FEINSWOG: Brady should be SEC Coach of the Year

John Brady is the Southeastern Conference coach of the year.

The people who vote on such things can choose whomever they want. But the award for getting the most out of a team and exceeding expectations has to belong to Brady, the scourge of early to midseason radio talk and chat boards.


Check that: The guy probably should be national coach of the year. If this upward trend continues and the Tigers – now a lock for the NCAA Tournament -- win the SEC Western Division and then a couple of games in the big dance, all of college hoops should take notice.


Most likely they won't. Take notice that is. By the way, the prediction here is that LSU is a round-of-16 team. But more on that later.


You looking for warm and fuzzy? Brady's not your guy. There have been plenty of times in his eight years at LSU when he's been a public-relations nightmare, especially with the media. He's bowed up to and screamed at more than a few of the locals, me included. In every case you shake your head and mutter something along the lines of John, John, John. Because at the same time you know he's a doting dad to his two daughters and a guy who cares immensely about his sport.


One thing about him that's good: He says his piece and then it's over. He reads all the articles – we can only hope that the phone call that ensues from this column is upbeat – and if he disagrees he'll let you know.


Through it all, no matter what, the guy can coach. Give him some players, the 94 by 50 and toss the ball up and his team will compete.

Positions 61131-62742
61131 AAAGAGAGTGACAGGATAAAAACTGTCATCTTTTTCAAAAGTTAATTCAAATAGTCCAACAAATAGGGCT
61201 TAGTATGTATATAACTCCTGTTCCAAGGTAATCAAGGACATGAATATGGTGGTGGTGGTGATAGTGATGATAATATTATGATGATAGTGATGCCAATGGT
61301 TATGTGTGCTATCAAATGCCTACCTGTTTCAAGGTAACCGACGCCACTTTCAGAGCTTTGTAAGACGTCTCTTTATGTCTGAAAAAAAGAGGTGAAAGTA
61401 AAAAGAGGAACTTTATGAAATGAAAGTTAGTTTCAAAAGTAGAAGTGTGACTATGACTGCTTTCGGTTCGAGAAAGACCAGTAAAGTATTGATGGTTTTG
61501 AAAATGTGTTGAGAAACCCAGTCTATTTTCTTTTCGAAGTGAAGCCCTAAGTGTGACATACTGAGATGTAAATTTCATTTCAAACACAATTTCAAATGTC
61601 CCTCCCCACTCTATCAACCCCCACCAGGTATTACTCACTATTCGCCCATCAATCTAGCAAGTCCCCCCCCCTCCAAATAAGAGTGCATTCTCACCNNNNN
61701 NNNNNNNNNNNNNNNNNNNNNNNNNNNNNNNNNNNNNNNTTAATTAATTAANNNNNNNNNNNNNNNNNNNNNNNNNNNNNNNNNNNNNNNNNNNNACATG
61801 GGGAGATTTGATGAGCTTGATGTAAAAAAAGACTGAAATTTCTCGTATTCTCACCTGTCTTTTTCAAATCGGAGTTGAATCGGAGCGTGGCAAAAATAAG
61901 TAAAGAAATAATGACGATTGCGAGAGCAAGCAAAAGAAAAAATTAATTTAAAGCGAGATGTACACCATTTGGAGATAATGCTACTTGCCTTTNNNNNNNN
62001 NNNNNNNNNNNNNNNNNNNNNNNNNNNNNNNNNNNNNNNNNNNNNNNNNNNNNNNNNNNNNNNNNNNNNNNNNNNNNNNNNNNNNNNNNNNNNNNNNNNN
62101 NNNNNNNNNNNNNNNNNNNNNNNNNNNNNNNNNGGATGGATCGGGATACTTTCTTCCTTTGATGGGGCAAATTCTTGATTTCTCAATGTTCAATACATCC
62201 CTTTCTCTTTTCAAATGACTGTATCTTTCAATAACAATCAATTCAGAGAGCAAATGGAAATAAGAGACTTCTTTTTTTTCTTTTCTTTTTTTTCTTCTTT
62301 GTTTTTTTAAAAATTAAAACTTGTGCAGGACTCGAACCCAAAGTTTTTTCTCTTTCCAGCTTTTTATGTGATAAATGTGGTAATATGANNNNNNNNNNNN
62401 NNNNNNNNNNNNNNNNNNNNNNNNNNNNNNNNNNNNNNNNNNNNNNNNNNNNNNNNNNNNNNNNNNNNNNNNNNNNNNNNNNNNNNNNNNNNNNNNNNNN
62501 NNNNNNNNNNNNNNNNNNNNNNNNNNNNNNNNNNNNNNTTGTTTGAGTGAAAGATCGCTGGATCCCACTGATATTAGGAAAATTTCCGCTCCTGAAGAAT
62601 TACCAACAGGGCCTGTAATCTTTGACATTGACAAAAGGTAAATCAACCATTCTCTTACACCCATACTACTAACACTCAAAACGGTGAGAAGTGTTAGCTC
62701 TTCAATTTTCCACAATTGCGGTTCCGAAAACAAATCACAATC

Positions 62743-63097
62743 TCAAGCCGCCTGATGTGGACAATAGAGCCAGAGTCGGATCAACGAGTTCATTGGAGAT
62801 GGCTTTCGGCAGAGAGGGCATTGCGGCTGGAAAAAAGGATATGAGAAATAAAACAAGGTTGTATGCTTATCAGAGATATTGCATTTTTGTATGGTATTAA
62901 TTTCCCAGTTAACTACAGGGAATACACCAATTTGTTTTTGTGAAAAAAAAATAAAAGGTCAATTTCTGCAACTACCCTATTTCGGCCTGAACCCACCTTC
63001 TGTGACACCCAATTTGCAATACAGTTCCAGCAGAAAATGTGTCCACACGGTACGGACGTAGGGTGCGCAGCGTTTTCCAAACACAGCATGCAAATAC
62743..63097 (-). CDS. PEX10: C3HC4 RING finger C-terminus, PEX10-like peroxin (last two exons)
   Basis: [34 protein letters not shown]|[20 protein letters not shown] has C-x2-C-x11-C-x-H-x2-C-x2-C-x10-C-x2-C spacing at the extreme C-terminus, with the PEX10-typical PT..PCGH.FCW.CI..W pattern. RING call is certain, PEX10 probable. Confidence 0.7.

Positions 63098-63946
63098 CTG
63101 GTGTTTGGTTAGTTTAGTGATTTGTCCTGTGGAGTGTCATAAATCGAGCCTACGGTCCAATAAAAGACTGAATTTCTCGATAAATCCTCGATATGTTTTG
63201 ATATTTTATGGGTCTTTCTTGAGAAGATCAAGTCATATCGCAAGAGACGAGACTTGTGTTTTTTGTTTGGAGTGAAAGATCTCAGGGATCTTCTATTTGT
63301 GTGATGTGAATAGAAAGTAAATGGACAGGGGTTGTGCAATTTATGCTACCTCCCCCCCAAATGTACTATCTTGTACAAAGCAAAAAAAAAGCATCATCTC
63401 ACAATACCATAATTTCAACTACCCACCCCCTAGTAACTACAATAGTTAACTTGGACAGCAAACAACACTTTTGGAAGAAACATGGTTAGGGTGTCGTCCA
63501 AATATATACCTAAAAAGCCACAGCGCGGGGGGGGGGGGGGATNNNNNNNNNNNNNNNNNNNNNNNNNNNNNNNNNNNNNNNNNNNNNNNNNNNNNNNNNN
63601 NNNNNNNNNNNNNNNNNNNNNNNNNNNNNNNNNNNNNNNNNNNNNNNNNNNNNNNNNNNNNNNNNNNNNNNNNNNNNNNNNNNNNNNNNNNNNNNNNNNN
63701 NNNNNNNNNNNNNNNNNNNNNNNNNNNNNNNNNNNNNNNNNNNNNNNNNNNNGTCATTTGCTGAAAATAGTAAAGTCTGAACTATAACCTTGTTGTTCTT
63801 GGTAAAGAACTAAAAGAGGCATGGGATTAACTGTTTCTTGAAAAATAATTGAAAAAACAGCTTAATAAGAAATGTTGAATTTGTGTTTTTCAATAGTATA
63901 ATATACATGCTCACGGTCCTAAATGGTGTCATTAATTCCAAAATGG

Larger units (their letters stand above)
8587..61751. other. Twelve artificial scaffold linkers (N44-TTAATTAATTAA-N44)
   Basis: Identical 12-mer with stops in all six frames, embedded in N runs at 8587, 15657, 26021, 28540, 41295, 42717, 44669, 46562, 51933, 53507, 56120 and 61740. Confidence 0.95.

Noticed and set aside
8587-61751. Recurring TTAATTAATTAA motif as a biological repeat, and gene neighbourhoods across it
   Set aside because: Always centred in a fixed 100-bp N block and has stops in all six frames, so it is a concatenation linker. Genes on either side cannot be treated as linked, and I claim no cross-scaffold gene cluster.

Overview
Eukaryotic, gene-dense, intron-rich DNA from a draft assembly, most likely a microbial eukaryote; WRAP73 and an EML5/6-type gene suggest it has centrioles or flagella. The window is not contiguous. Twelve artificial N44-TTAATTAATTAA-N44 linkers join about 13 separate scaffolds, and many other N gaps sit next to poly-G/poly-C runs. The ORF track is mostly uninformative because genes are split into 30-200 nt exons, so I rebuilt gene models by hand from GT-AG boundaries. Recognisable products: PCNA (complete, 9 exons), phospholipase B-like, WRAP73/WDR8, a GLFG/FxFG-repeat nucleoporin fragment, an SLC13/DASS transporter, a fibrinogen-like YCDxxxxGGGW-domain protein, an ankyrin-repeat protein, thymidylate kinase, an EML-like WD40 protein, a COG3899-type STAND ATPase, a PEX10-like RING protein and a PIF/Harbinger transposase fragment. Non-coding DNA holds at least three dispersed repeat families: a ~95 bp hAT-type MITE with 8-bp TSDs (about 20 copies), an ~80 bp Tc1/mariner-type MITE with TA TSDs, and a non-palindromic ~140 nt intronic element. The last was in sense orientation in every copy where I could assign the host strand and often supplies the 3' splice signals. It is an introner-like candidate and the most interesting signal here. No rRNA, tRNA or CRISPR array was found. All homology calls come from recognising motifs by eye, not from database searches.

Remarkably, none of his teams have ever mailed it in, and that includes the ones that finished dead last in 1998, '99 and 2001.


For that matter, until Jaime Lloreda bolted town last March, no player had ever quit down the stretch. Sure, way too many Tigers have transferred in the past eight years, but that's a different issue. Lloreda simply gave up, which made it especially shocking, injury or not.


This team, however, has most of the elements. The keys to going far in the NCAA Tournament are to have at least one lottery pick on your roster, be able to score in the halfcourt, have guards who can control the game and play great defense.


LSU has the first three and is doing it with just seven players, which isn't such a big deal when you consider the length of TV timeouts in the NCAA Tournament.


The defense is a problem and the one place LSU has to tighten up. The Tigers simply allow too many 3-pointers – they're dead last in that department in the SEC – and must defend the perimeter better in the postseason.


But Brandon Bass is the lottery pick.


The Tigers can score in the halfcourt because if things break down, Bass and Glen Davis can power up inside. For that matter, Davis takes powering up to a different level.


And the guards, Tack Minor, Antonio Hudson and Darrel Mitchell, allow LSU to control the tempo of most of its games.


The X factors down the stretch are reserve guard Xavier Whipple and backup big man Ross Neltner.


They've been huge during this streak when LSU has won five of six, including twice on the road. The starting five is super but they can't play all 40 minutes. Darnell Lazare is obviously out of the mix, so much of LSU's fate will depend on Whipple and Neltner.


All of it has left the LSU men's basketball team reaching up to the rarified air occupied by the school's top-ranked women's basketball team, top-ranked gymnasts, top-10 football program, second-ranked baseball team and second-ranked women's track team.


Three months ago you wouldn't have mentioned the LSU men's basketball team in the same breath as those other programs. And Brady deserves to be recognized for it.




Lee Feinswog is the author of "Tales From The LSU Sidelines," a Baton Rouge sportswriter and host of the television show Sports Monday. Reach him at (225) 926-3256 or lee@sportsbatonrouge.com.


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